Years later he wrote an unpublished autobiographical novel in the third person, set during these years in New York. One scene depicted Alex visiting Nan at her job as a waitress. In the novel she works because she enjoys it, not because she has to, and “Alex wishes she wouldn't work.” He hands her his pension check, and Nan pushes it back to him. She senses that something is disturbing him but knows that she “probably can't get close to it.” She asks about his writing, and “he says a little too much about how well it's going.” He will have to “install a bigger mailbox to handle all the checks!” The next scene describes his mailbox as overflowing with rejected manuscripts and unpaid bills. “He hasn't had a sale in too long. . . . turned down by all the best magazines. What's wrong?” George Sims offers to get Haley a job as a messenger at the bank where he works. In the next scene, “Alex is in a messenger's uniform which is too small in some places and too big in others.” His white boss is overbearing and condescending, and on the job, Haley is “shunted aside, ignored, treated as though he were a mindless robot.” He feels like Ralph Ellison's Invisible Man: “Nothing. Nobody.”
He returns home to his basement cell, like the one the Invisible Man occupies, to find his father waiting for him in the hall. Simon Haley looks at the messenger's uniform and asks what Alex has done to himself. “Three sons I've got . . . a lawyer, an architectâand a messenger boy.” Simon has let Alex find his own way, but now Simon thinks that was a mistake, and he is “ready to move back into the vacuum.” His response to Alex's poor achievement is the same as always: college. Alex refuses, because he is going to be a writer. He tries to make peace with Simon, but his father is bitterly disappointed in him. “And what next?” Simon asks. “A janitor? A shoe-shine?” The next day on the job, Haley lashes out at white women who refuse to acknowledge his presence. “Look at me! I'm somebody, you hear? I'm a person. Look at me!” He angrily quits the messenger job.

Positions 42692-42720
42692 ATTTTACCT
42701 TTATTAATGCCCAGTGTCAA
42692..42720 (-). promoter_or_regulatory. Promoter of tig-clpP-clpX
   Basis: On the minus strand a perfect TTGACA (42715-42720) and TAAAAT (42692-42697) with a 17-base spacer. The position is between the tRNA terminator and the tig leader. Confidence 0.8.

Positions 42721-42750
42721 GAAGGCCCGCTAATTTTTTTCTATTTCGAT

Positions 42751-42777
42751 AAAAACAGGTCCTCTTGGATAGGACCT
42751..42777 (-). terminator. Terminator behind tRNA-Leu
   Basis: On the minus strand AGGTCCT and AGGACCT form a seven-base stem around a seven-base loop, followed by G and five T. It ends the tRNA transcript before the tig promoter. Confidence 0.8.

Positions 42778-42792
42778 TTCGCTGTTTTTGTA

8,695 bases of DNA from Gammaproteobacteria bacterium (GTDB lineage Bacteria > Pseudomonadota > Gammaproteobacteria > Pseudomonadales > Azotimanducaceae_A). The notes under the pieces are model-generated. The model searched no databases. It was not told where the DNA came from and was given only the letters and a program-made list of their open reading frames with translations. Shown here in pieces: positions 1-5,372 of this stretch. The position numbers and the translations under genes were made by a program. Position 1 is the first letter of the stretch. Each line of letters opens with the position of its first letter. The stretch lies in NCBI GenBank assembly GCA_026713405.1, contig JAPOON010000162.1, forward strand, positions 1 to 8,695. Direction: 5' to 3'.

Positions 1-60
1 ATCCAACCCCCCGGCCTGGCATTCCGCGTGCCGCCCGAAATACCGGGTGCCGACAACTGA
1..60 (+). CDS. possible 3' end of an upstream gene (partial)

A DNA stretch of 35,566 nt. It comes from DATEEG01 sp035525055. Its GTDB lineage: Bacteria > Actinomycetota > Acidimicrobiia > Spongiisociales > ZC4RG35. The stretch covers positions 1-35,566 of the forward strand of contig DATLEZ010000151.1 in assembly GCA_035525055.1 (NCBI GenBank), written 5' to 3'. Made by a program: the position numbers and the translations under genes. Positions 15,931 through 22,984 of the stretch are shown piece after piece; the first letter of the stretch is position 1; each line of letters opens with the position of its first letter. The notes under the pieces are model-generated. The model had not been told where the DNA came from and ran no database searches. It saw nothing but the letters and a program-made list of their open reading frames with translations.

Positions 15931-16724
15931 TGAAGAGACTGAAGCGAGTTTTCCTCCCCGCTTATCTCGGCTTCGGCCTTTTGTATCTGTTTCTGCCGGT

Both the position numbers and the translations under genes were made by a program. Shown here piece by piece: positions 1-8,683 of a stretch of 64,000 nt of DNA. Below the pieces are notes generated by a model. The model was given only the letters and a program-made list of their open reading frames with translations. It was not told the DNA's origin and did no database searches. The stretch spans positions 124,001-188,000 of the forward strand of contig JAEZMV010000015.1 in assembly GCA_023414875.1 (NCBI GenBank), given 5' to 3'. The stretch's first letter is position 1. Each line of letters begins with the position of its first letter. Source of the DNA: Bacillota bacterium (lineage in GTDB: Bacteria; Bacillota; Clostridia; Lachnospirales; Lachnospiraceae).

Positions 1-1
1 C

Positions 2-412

Haley's autobiographical novel revealed his fear of failure during his first years after leaving the Coast Guard. His commitment to writing did in fact falter amid his financial struggles. He applied for corporate public relations jobs and included his photograph with his resume, so there would be no awkwardness at an interview. Despite excellent qualifications, he never got an interview. He did work briefly as a bank messenger. Whether or not the interaction with Simon in the novel was based on a real event, it showed his hurt at his father's disappointment in him. It would have been uncharacteristic of Haley to lash out at the white women ignoring him, but the scene he created suggested the kind of anger found in the writing of Wright, Ellison, and Baldwin. Haley was at work on imagining a narrative of his life that dwelt on the obstacles he had overcome.
In the early 1960s Haley pursued magazine assignments intensively. He queried various magazines about a wide range of story ideas and was forced to develop a thick skin. He renewed connections to
Coronet, Reader's Digest,
Saturday Evening Post.
He discussed story ideas with the editors of the men's pulp magazine
and talked about possible celebrity pieces for Hugh Hefner's
Show Business Illustrated.
He developed a profile of the comedian Phyllis Diller, whom he had known in San Francisco, where she began her career; he eventually sold the piece to the